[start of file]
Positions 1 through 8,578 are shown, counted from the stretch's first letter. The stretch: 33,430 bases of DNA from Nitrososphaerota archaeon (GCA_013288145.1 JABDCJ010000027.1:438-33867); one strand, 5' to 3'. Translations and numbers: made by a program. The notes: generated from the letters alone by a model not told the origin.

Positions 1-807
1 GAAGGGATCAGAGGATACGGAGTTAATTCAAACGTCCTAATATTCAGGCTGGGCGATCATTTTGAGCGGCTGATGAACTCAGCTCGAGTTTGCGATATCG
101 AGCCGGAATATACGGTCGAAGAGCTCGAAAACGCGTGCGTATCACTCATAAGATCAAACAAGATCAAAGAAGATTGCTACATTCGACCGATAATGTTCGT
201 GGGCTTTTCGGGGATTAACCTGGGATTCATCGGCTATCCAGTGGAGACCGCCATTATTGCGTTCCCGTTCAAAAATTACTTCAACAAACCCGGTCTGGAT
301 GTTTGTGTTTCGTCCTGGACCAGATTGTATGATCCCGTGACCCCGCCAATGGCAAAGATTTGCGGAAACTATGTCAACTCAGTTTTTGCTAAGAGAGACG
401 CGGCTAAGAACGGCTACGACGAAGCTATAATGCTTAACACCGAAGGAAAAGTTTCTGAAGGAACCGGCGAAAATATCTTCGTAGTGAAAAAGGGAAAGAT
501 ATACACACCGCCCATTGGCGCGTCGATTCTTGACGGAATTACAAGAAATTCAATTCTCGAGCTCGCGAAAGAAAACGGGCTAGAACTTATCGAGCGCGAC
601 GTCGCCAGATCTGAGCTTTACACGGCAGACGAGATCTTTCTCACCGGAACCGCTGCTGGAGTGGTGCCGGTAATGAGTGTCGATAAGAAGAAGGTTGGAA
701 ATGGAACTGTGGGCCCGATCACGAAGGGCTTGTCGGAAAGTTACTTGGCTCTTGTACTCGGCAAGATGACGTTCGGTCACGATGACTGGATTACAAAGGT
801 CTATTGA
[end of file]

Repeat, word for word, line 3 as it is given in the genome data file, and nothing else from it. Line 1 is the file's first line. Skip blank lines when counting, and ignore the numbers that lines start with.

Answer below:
1 GAAGGGATCAGAGGATACGGAGTTAATTCAAACGTCCTAATATTCAGGCTGGGCGATCATTTTGAGCGGCTGATGAACTCAGCTCGAGTTTGCGATATCG